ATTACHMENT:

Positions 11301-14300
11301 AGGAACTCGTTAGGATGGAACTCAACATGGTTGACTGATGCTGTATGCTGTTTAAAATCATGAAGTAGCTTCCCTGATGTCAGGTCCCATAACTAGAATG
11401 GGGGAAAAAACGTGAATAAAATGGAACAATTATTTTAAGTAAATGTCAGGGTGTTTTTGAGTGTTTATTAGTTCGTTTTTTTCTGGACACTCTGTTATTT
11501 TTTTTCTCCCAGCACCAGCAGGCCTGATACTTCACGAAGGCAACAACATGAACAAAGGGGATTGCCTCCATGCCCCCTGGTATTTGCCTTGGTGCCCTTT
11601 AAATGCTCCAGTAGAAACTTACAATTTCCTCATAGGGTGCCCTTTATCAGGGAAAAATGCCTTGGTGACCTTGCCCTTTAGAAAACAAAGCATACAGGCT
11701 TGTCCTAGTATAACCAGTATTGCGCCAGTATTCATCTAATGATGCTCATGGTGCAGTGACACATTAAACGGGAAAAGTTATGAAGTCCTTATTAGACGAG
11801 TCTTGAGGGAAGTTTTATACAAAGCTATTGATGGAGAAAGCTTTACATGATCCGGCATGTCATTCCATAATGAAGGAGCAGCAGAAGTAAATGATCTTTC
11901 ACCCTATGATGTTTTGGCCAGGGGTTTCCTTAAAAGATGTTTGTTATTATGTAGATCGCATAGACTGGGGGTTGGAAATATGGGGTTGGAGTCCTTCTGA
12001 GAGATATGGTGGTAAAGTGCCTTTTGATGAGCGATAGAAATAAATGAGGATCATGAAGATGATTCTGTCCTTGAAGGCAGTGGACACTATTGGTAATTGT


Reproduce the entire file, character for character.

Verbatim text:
Positions 11301-14300
11301 AGGAACTCGTTAGGATGGAACTCAACATGGTTGACTGATGCTGTATGCTGTTTAAAATCATGAAGTAGCTTCCCTGATGTCAGGTCCCATAACTAGAATG
11401 GGGGAAAAAACGTGAATAAAATGGAACAATTATTTTAAGTAAATGTCAGGGTGTTTTTGAGTGTTTATTAGTTCGTTTTTTTCTGGACACTCTGTTATTT
11501 TTTTTCTCCCAGCACCAGCAGGCCTGATACTTCACGAAGGCAACAACATGAACAAAGGGGATTGCCTCCATGCCCCCTGGTATTTGCCTTGGTGCCCTTT
11601 AAATGCTCCAGTAGAAACTTACAATTTCCTCATAGGGTGCCCTTTATCAGGGAAAAATGCCTTGGTGACCTTGCCCTTTAGAAAACAAAGCATACAGGCT
11701 TGTCCTAGTATAACCAGTATTGCGCCAGTATTCATCTAATGATGCTCATGGTGCAGTGACACATTAAACGGGAAAAGTTATGAAGTCCTTATTAGACGAG
11801 TCTTGAGGGAAGTTTTATACAAAGCTATTGATGGAGAAAGCTTTACATGATCCGGCATGTCATTCCATAATGAAGGAGCAGCAGAAGTAAATGATCTTTC
11901 ACCCTATGATGTTTTGGCCAGGGGTTTCCTTAAAAGATGTTTGTTATTATGTAGATCGCATAGACTGGGGGTTGGAAATATGGGGTTGGAGTCCTTCTGA
12001 GAGATATGGTGGTAAAGTGCCTTTTGATGAGCGATAGAAATAAATGAGGATCATGAAGATGATTCTGTCCTTGAAGGCAGTGGACACTATTGGTAATTGT